When I got into medical school I was excited to become a doctor. I was proud of myself and felt vindicated that all of my hard work paid off. I was ready to start learning how to be a doctor. My first semester was absolutely miserable. The morale of my class was extremely low. We go to a school that heavily emphasizes wellness but a slew of new changes based on feedback from students ahead of us created a schedule that was unsustainable and didn’t leave time for any self-care practice or wellness at all. The idea of wellness became a running inside joke in our class where people would proudly state that they participated in self-care by taking a shower for the first time in two days or by sleeping in past 7am on a Saturday.

But we got through that first semester, propelled by second year students telling us that it would be all downhill after that and that once we started organ systems second semester, we’d be so much happier and have so much time to take care of ourselves and study (because our schedule was so jam-packed that it left very little time to study and our attendance in class is required). We had third year medical students telling us how they would rather repeat their entire third year of medical school and all the crazy rotations that go with it than repeat their first semester. And so we took all of our finals and set off for winter break looking forward to next semester.

Our second semester started a little over three weeks ago. News that we lost six of our classmates spread through the class. They chose to leave or weren’t allowed to come back by the administration. It was an elephant in the room that none of us can talk about because of privacy rules. Still, morale is higher when we start up our organs systems classes.

And that is when I realized what a money scam medical school is. I am required to go to class if I want my class rank to be high not because our classes actually teach us information but because your grade is connected to your attendance, so poor attendance = a poor grade = a lower class rank. I sit in class for up to 9 hours a day and have clinicians read powerpoint slides word-for-word to me, none of which are interesting or helpful to my actual learning and all of which I could have read to myself at home. I am told by our academic administrators to buy resources like First Aid to study for Step 1, they bought us a Q bank but we have to pay for everything else. $900 later, I have subscriptions to Pathoma, RX, Sketchy, and Firecracker. I wanted to buy a set of clinical case books recommended to us but the price on Amazon was $653. By the time I take Step 1 I will have taken out 150 THOUSAND dollars in student loans ON TOP OF the student loans I already have from two bachelor degrees and a master’s degree.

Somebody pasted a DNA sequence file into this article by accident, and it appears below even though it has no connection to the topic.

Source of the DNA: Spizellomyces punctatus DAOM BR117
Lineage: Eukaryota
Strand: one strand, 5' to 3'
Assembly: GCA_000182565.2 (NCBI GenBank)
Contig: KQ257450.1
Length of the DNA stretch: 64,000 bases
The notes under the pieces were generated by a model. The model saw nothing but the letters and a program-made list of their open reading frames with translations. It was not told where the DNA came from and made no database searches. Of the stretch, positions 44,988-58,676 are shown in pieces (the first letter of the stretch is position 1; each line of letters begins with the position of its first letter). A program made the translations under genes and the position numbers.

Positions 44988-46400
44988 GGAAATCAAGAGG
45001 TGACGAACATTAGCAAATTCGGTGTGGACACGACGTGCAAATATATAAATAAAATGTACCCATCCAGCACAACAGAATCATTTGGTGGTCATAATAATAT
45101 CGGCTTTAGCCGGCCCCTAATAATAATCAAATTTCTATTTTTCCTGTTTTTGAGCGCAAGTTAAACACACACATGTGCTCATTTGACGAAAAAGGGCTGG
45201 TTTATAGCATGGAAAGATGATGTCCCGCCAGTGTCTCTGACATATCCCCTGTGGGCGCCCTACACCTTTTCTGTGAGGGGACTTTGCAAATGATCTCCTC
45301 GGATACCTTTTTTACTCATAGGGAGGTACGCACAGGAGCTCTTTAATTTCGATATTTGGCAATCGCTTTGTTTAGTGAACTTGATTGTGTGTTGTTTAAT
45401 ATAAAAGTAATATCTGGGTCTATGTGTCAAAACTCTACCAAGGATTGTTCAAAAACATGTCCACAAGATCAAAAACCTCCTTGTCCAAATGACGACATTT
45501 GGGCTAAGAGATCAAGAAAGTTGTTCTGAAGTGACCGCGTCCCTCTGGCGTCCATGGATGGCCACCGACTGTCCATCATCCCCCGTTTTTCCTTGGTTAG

I will need to pay the fees for the Step exams on my own. I am expected to join various professional societies and pay their yearly fees because it will make my residency application look better even though joining those professional societies has no impact on what kind of physician I will be, how much I care about others, or my Step 1 score. And, of course, those professional societies are so generous and give you a discount because you’re a medical student, so instead of paying $500 you’re asked to only pay $150. But isn’t it worth it to add some fake prestige to your residency application by saying you went to the AMA conference one year? The AMA that endorsed Tom Price for HHS secretary? The AMA that endorsed someone who wants to remove the ACA and condemn 43,000 additional people to death due to lack of insurance every year. Sign me the fuck up, right?

I am disgusted with the cost of medical school. I knew it would be expensive but I feel it is unethical to ask students to spend so much money applying to medical school and taking the MCAT and then asking them to pay EVEN MORE. Especially when there was so much hand-wringing from the AAMC and NBME about how to make medical school more affordable and how to increase the diversity among students and increase the number of first generation physicians (since studies show that children of doctors tend to be worse doctors than their first generation peers). I have an idea:

Get rid of the first two years of medical school. Make Step 1 the admissions exam for students. Get rid of application fees and the MCAT altogether. Start students up in January, give them a ten week course in gross anatomy, followed by a two week intensive clinical skills course and a first aid/CPR certification, and start them up on wards in April, a full 2 to 3 months earlier than most schools. This gives students 5 to 6 months to explore specialties after their required rotations instead of 2 to 3 which aren’t even really used for students to explore since those are the rotations they need to do in order to get the letters of rec they need for their residency applications (may be the lack of time to explore specialty options is why 60-90% of physicians hate their fucking jobs). 

And then, of course, you have to spend thousands of dollars on your residency applications and travel for interviews, which are not factored in to your student loan awards. 

This will never happen, though, because the AAMC makes billions of dollars in application fees, MCAT fees, and official test prep materials. The NBME makes billions of dollars off the backs of students paying for their exams and the LCME makes just as much. None of the organizations that could change the system have the incentive to do so because they are too busy milking medical students for all the money they have.